ADVERSE REACTIONS — Oral Use: Is associated with mild, transient diarrhea, especially following high concentrations and volumes, which may result in hypovolemia. Plasma fluid loss may be sufficient to cause a shock-like state that, if untreated, could be dangerous, especially in the elderly, cachectic patients of any age, and infants and small children. General Reactions to Contrast Media: Serious, life-threatening, and fatal reactions, mostly of CV origin, have been associated with the administration of all iodine-containing contrast media. Aseptic meningitis syndrome has been reported rarely. Profound mental disturbances have been reported rarely, usually consisting of various forms and degrees of aphasia, mental confusion, or disorientation. The onset is usually at eight to 10 hours and lasts for about 24 hours, without aftereffects. Rarely, persistent though transitory weakness in the leg or ocular muscles has been reported. Peripheral neuropathies have been rare and transitory. In general, the reactions, which are known to occur upon parenteral administration of iodinated contrast agents, are possible with any nonionic agent. The reported incidence of adverse reactions to contrast media in patients with a history of allergy is twice that of the general population. Patients with a history of previous reactions to a contrast medium are three times more susceptible than other patients. Most adverse reactions to injectable contrast media appear within one to three minutes after the start of injection, but delayed reactions may occur. The injection of contrast media is frequently associated with the sensation of warmth and pain, especially in peripheral angiography.
Prior to Omnipaque administration, please read the Full Prescribing Information.
Important Risk and Safety Information About Visipaque™ (iodixanol) Injection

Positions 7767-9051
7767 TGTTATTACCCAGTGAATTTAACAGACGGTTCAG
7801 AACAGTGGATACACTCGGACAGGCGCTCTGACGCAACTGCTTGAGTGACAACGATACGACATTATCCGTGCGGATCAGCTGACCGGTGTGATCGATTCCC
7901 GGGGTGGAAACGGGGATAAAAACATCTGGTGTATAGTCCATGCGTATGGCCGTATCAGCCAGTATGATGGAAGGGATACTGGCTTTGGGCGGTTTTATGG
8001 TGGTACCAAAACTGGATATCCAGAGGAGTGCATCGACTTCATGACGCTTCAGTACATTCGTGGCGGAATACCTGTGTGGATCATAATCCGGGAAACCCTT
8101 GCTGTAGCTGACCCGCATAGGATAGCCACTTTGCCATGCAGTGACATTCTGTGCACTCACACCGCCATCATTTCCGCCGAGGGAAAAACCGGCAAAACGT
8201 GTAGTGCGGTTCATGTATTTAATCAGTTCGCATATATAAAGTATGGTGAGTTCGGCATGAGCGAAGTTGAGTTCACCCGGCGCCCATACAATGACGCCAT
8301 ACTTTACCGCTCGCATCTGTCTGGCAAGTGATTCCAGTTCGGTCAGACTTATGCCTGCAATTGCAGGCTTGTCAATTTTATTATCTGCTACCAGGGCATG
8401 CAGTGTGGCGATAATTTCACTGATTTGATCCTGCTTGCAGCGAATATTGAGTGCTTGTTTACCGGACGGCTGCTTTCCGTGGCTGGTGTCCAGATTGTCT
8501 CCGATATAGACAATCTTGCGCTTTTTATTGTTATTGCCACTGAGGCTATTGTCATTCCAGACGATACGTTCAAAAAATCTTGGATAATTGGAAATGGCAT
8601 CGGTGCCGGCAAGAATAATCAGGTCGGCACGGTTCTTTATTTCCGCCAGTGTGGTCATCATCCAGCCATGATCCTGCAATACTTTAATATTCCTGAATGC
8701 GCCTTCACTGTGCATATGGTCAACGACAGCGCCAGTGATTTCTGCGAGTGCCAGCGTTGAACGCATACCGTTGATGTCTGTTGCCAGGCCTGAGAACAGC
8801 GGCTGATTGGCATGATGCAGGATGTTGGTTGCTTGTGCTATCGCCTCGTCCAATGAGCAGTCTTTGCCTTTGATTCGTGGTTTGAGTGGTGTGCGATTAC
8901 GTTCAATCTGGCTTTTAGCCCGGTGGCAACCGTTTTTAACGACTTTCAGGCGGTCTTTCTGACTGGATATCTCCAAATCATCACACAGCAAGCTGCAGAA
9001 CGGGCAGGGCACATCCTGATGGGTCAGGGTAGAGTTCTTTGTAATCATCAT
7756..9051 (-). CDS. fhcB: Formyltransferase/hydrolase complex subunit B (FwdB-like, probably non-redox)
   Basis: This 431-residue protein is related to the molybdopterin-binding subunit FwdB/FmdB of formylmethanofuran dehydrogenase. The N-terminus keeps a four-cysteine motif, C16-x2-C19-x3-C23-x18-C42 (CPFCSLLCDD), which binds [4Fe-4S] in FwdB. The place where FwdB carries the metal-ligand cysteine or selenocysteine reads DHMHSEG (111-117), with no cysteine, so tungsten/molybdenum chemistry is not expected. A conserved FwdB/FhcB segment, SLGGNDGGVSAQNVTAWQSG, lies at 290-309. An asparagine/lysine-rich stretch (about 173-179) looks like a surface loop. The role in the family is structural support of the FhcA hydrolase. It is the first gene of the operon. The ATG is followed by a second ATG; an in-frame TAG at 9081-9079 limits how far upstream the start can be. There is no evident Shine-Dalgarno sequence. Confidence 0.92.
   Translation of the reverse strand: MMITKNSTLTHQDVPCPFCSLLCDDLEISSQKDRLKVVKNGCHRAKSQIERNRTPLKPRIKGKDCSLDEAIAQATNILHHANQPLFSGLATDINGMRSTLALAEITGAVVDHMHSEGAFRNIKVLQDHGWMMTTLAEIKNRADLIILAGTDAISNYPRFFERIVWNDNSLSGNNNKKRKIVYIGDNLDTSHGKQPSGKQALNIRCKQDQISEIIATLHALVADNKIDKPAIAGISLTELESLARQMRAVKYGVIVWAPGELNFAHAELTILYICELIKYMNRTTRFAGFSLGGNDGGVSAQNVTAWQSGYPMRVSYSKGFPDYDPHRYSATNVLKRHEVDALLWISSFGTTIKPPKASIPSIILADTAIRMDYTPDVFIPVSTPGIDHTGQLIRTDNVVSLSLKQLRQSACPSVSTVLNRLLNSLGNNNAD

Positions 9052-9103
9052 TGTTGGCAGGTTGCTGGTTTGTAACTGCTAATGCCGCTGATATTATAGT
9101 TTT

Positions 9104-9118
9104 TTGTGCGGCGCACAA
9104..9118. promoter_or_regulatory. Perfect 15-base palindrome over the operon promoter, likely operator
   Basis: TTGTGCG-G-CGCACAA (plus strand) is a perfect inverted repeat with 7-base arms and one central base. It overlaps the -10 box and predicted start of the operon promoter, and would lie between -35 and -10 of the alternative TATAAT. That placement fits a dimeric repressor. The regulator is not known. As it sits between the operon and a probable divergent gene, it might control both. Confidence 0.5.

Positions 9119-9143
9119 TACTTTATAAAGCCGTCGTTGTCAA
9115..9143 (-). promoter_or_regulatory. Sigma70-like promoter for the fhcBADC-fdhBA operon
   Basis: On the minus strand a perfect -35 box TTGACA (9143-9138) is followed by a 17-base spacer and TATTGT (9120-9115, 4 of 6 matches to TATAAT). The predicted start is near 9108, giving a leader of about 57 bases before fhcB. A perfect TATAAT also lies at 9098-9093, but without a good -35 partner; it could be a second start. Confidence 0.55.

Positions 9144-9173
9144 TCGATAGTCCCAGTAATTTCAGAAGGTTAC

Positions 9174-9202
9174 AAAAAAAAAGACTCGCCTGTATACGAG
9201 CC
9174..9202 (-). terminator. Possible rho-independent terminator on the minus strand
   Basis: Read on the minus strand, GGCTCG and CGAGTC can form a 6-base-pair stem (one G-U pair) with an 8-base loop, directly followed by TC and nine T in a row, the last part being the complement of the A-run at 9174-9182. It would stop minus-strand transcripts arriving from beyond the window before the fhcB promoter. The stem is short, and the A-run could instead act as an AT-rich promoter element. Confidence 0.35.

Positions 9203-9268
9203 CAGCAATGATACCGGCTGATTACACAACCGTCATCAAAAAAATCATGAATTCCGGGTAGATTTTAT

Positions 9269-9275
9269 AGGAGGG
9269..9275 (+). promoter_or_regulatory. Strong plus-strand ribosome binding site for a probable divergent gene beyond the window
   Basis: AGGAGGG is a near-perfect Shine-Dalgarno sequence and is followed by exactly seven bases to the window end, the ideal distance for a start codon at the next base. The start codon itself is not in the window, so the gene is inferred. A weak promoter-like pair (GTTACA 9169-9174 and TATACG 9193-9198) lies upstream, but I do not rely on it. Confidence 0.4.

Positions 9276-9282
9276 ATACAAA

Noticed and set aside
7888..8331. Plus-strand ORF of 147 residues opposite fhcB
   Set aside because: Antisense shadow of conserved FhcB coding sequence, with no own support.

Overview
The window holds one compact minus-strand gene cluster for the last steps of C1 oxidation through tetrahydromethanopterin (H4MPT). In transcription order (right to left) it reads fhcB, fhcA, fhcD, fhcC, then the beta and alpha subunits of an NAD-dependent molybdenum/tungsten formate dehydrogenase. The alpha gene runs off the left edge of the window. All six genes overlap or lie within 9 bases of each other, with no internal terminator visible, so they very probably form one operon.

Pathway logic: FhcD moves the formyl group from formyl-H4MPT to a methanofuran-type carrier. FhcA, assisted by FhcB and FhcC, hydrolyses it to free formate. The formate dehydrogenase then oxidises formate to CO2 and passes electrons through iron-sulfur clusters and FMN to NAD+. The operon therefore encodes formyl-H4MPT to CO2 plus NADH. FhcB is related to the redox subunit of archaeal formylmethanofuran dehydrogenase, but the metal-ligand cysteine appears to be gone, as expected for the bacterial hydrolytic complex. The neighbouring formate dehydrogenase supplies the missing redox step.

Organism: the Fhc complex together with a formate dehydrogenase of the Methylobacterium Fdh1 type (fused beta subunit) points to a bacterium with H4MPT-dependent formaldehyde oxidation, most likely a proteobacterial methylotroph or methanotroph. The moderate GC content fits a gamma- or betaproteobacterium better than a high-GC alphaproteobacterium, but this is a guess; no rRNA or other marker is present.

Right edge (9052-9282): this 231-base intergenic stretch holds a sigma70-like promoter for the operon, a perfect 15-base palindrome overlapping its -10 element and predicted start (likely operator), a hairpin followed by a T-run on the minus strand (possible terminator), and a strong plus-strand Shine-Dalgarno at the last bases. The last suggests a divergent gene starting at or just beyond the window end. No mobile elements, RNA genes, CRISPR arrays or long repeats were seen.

SEVERE ADVERSE EVENTS DUE TO INADVERTENT INTRATHECAL ADMINISTRATION: Serious adverse reactions have been reported due to the inadvertent intrathecal administration of iodinated contrast media (CM) that are not indicated for such use. These reactions include death, convulsions, cerebral hemorrhage, coma, paralysis, arachnoiditis, acute renal failure, cardiac arrest, seizures, rhabdomyolysis, hyperthermia, and brain edema. Assure that Visipaque product is not administered intrathecally.INDICATIONS — Intra-arterial (IA): Visipaque Injection (270 mgI/mL) is indicated for IA digital subtraction angiography. Visipaque Injection (320 mgI/mL) is indicated for angiocardiography (left ventriculography and selective coronary arteriography), peripheral arteriography, visceral arteriography, and cerebral arteriography. Intravenous (IV): Visipaque Injection (270 mgI/mL and 320 mgI/mL) is indicated for computed tomography (CT) of the head and body, and excretory urography. Visipaque Injection (270 mgI/mL) is also indicated for peripheral venography. CONTRAINDICATIONS: Visipaque Injection is not indicated for intrathecal use. In pediatric patients, prolonged fasting and administration of a laxative before a Visipaque Injection are contraindicated. WARNINGS: Serious, rarely fatal, thromboembolic events causing myocardial infarction and stroke have been reported during angiocardiographic procedures with CM. Serious or rare fatal reactions have been associated with the administration of iodine-containing CM. Use caution in patients with severely impaired renal function (either alone or combined with hepatic or cardiac disease), severe thyrotoxicosis, myelomatosis, or anuria, especially if administering large doses. Intravascular iodinated CM are potentially hazardous in patients with multiple myeloma or other paraproteinaceous diseases and in patients who are prone to disease-induced renal insufficiency and/or renal failure. Thyroid storm has been reported following intravascular use of iodinated CM in patients with hyperthyroidism or an autonomously functioning thyroid nodule. Use extreme caution administering CM to patients known to have, or are suspected of having, pheochromocytoma. CM may promote sickling in individuals homozygous for sickle cell disease. PRECAUTIONS — General: CMs are associated with risk and increased radiation exposure. Dehydration, Renal Insufficiency, Congestive Heart failure (CHF): Prestudy dehydration is dangerous and may contribute to acute renal failure in patients with advanced vascular disease, congestive heart disease, diabetic patients, and others such as those on medications that alter renal function and the elderly with age-related renal impairment. Patients should be adequately hydrated prior to and after intravascular iodinated CM. Dose adjustments in renal impairment have not been studied. Iodinated CM may cross the blood-brain barrier (BBB). In patients where the BBB is known or suspected of disruption, or in patients with normal BBB and associated renal impairment, caution must be exercised in the use of iodinated CM. Patients with CHF receiving concurrent diuretic therapy may have relative intravascular volume depletion, which may affect the renal response to the CM osmotic load. Renal Insufficiency: In patients with significantly impaired renal function, the total clearance of iodixanol is reduced and the plasma half-life is prolonged. In a study of 16 adult patients scheduled for renal transplant, the plasma half-life was 23 hours (normal = two hours). Dose adjustments in patients with renal impairment have not been studied. Visipaque does not bind to plasma or serum protein and can be dialyzed. Immunologic Reactions: Always consider the possibility of a reaction, including serious, life-threatening, fatal anaphylactoid or cardiovascular (CV) reactions. Anesthesia: A higher incidence of adverse reactions has been reported in patients receiving general anesthesia. Venography: Exercise extreme caution during CM injection to avoid extravasation, especially in patients with severe arterial or venous disease. CT: The use of CM may obscure some lesions seen on previous, unenhanced scans. Pediatric Use: Pediatric patients at high risk of adverse reactions during and after administration of CM include those with asthma, hypersensitivity to other medication and/or allergens, cyanotic and acyanotic heart disease, CHF, or a serum creatinine >1.5 mg/dL. Patients with immature renal function or dehydration may be at increased risk due to prolonged elimination of iodinated CM. The injection rates in small vascular beds and the relationship of the administered volume or concentration of iodinated CM in small neonates, infants, and small pediatric patients have not been established. In pediatric patients <1 year, the relative safety of the volumes injected, the optimal concentrations, and the potential need for dose adjustment because of prolonged elimination half-lives have not been systematically studied. In pediatric patients studied, adverse events were associated with decreasing age and IA procedures. Geriatric Use: While no overall differences in safety or effectiveness were observed in patients >65 years, greater sensitivity regarding some older individuals cannot be ruled out. As Visipaque is substantially excreted by the kidney, the risk of toxic reactions may be greater in patients with impaired renal function. Because elderly patients are more likely to have decreased renal function, care should be taken in dose selection, and it may be useful to monitor renal function. Nursing Mothers: It is not known whether Visipaque is excreted in human milk; however, many injectable CM are excreted unchanged in human milk. Consideration should be given to temporarily discontinuing nursing. ADVERSE REACTIONS: Serious, life-threatening, and fatal reactions, mostly of CV origin, have been associated with the administration of iodine-containing CM, including Visipaque Injection. Most deaths occur during injection or five to 10 minutes later. Rare reports of anaphylaxis have been documented during postmarketing surveillance. As with other CM, Visipaque is often associated with sensations of discomfort, warmth, or pain. The reported incidence of adverse reactions to CM in patients with a history of allergy is twice that of the general population. Patients with a history of a previous reaction to CM are three times more susceptible than other patients. DRUG INTERACTIONS: Renal toxicity has been reported in a few patients with liver dysfunction who were given an oral cholecystographic agent followed by intravascular CM. Other drugs should not be mixed with Visipaque. OVERDOSAGE: The adverse effects of CM overdose may be life-threatening, affecting mainly the pulmonary and CV systems.Prior to use, please read the Full Prescribing Information for Visipaque Injection.